Week 4: Friends (how to deal with fading friendships and making new friends, avoiding peer pressure, building self esteem and being proud of who you are)

Week 5: Bringing it all together/closing

This is my outline so far. I plan to use the book like a book study and add a few other resources and activities. I'm really excited to get this group started. Do any of you run groups like this? If so please offer ideas and suggestions! :)

Saturday, May 21, 2016

STEAM Camp or Club Ideas in Elementary


Good Saturday Morning to you all! We only have 3 days left of school! In the spirit of summer break, I want to share with you all a presentation I put together for VSTE earlier this year. This presentation highlights a STEAM camp that I helped create for our school last year. Last year was our first year implementing the program and we had huge success! We averaged 25-30 participants a week and we included our summer school kids in as much of the fun as we could! Technology was the heart of this program. We used Edmodo as our class platform and we used this to organize opening activities, pre/post surveys, follow up and extension activities and collaboration among students.
The camp was 4 weeks long. Each week had a different theme (see presentation for more details).
This year we are continuing our STEAM camp program, however we are hosting the camp as our Summer School Program as well. I am excited about the dynamic we have of bright and gifted students working alongside our high need students and helping and encouraging them. We are offering a couple different themes this summer-
1. Engineering
2. Electricity
3. Robotics and Coding
4. Chemistry
Each week will be centered around a Science/STEM theme, but the focus of instruction will be on reading and math. We also want student to be active and engaged so we have planned a lot of interactive technology activities!

Some of our reading materials come form free online articles and ebooks from places like Wonderopolis.org, National Geographic Kids, and Scholastic News. Other reading materials comes from books that can be easily purchased from your school's Scholastic bookfair or local bookstores or checked out from local libraries.

Math activities are meant to be highly engaging and most of the time correlate with the daily STEM activity. Some of our math activities will include measurement stations, QR code scavenger hunts indoors and on playgrounds, Glow in the dark Fraction stations, Recipe math and much more!

Some of our STEM activities include constructing, flying, and measuring flight of paper airplanes, studying and building model Earthquake shelters, Exploring Matter and solid, liquids, gases, Volcanoes, Coding, and studying robots!

If you are interested in purchasing ready to use STEM camp packets for your classroom/school, we offer the following 4 packets in our TPT store for $6 each.




Thursday, May 19, 2016

End of Year Library Survey

How do you track student/teacher satisfaction with your library program? At the end of the year I like to give students and teachers a survey that asks them how often they used the library and general questions about their library experience. I have created a simple survey that has been perfect for my Talent Ed profile as well. If you would like to purchase the survey, it is $1.00 in my Teacher Pay Teacher account. I also give students a beginning of the year reading interest survey that I will hopefully post over the summer!

Wednesday, May 18, 2016

Class Flow Co-teaching Lesson 1st Grade Math

Recently, I have co-taught with our 1st grade teachers to incorporate technology into two units- Fractions and Tally Marks/Graphs. Both times students LOVED using iPads in their math class and they loved that they got to manipulate, draw and respond to their classmates while using ClassFlow. What I loved about this lesson is that I could view each student's individual work, save it to review later, and provide TEI (Technology Enhanced Practice) with 1st graders! If you haven't signed up for a FREE ClassFlow teacher account yet, I highly recommend it. ClassFlow is very easy to use and you can upload Promethean flipcharts or Smart presentations as well.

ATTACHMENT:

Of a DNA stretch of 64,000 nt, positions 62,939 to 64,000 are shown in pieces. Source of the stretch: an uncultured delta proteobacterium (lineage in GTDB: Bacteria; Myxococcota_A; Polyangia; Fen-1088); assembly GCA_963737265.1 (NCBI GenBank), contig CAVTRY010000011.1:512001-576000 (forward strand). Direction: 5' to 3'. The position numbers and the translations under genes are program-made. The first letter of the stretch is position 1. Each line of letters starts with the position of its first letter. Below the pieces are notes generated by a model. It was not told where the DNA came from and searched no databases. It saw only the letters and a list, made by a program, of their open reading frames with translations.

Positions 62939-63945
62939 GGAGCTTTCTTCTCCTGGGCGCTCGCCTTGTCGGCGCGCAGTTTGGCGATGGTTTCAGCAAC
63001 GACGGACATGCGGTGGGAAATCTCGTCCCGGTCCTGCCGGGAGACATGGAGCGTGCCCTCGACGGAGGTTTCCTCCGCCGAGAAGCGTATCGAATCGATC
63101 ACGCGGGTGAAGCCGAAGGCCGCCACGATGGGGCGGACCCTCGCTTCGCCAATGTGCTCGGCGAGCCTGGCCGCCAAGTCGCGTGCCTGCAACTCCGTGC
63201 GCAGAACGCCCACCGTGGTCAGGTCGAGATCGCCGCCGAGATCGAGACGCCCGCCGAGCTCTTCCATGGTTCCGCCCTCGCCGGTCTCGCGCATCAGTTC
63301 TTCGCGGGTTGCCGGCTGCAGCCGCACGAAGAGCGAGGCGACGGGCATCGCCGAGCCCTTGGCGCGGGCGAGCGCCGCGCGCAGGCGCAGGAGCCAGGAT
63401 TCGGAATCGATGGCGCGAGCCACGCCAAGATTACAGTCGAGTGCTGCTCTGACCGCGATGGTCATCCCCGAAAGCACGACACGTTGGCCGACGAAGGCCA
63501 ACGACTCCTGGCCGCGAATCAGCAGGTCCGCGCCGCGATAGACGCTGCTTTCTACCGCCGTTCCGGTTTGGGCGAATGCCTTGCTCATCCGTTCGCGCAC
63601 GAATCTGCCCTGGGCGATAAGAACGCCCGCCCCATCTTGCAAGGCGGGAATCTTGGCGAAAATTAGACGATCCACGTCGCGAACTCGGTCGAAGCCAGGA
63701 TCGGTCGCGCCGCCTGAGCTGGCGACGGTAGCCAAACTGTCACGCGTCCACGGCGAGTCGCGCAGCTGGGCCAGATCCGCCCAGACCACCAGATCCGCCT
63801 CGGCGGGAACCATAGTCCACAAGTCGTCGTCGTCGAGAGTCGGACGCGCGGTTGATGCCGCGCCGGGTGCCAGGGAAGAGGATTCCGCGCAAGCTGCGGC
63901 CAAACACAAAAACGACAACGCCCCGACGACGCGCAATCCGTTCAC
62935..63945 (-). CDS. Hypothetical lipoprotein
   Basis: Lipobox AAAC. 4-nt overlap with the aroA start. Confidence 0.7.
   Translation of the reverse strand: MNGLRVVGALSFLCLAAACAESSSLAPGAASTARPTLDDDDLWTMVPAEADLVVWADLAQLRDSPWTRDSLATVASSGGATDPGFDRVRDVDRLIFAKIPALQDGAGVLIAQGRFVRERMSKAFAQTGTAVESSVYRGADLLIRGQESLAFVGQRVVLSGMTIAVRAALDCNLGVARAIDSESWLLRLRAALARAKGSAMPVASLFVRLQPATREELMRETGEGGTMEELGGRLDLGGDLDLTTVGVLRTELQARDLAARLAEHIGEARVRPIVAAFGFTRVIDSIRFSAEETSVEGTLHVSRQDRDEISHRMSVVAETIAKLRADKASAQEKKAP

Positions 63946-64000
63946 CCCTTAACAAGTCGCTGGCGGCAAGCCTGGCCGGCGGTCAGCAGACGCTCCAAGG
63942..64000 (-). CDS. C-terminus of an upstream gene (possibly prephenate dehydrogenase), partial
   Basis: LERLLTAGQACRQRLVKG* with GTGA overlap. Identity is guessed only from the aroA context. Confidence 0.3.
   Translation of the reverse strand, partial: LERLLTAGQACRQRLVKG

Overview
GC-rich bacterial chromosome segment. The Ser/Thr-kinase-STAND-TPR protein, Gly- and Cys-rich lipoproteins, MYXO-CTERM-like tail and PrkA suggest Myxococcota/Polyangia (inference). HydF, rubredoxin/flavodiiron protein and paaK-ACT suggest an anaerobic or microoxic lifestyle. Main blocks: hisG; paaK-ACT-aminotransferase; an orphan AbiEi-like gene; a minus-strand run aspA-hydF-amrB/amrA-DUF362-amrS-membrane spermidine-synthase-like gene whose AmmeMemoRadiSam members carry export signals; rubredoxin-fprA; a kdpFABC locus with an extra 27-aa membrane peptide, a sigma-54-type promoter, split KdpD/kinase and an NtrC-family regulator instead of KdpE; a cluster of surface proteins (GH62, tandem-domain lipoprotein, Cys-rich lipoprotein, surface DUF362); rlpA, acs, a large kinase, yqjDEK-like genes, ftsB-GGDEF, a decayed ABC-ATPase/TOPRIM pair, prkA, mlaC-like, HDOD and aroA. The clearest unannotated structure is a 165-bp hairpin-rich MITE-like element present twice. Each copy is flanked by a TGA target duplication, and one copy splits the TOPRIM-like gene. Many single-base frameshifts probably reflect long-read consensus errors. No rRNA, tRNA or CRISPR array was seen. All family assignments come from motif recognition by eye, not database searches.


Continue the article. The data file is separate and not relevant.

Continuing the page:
For this lesson I created a flipchart in ActivInspire and then uploaded the flipchart to ClassFlow.
Step 1- Click on My Resources and then click on the +New Blue button.
Step 2- Click on flipchart upload for Promethean file or Smart Notebook upload for Smart file.
Step 3- The flipchart will now be housed in the My Resources area. To do the ClassFlow lesson with students, select Deliver and either choose Ad Hoc or Assign to a class that you have previously set up. 

Step 4- Students can use any device to access the ClassFlow lesson. They will go to https://classflow.com/student/ and enter the class code to join the lesson.  





Tuesday, May 17, 2016

Weebly- How to Create a Classroom Website

Below is a presentation I created for a professional development session that our division is hosting for teachers. I have tried to give you examples of ways to use the free features of Weebly and step by step directions on how to create your own website. I have found the contact form, blog, photo gallery, and button/link features to be the most useful!

Monday, May 16, 2016

Current Events for Elementary Students

Sometimes it is hard to find quality current event news article outlets that are easy for students to access, limited to no advertisements, and have appropriate readability levels. Today, I am sharing with you two of my favorite websites and one of my favorite apps for student news articles. Here are a few ideas for incorporating these sites/apps into your classroom.
1. Scholastic News Online
This site offers students over 250 nonfiction articles, archived by date. The topics are student friendly and topics range from entertainment news to scientific news. Articles are probably most appropriate for students in grades 3-6. I've used these with my students and they a very excited when they see the date of the article and notice that we are reading about real and relevant topics!

2. Newsela for Elementary
Newsela is a one of a kind site that pairs current event news articles with comprehension questions! They also offer a variety of text sets on many topics of interest to students. This unique news site is also perfect for differentiating by reading levels in your classroom because it allows you to choose the lexile level of the passage. You can access the same article/topic written at a variety of Lexile levels!

3. News-O-Matic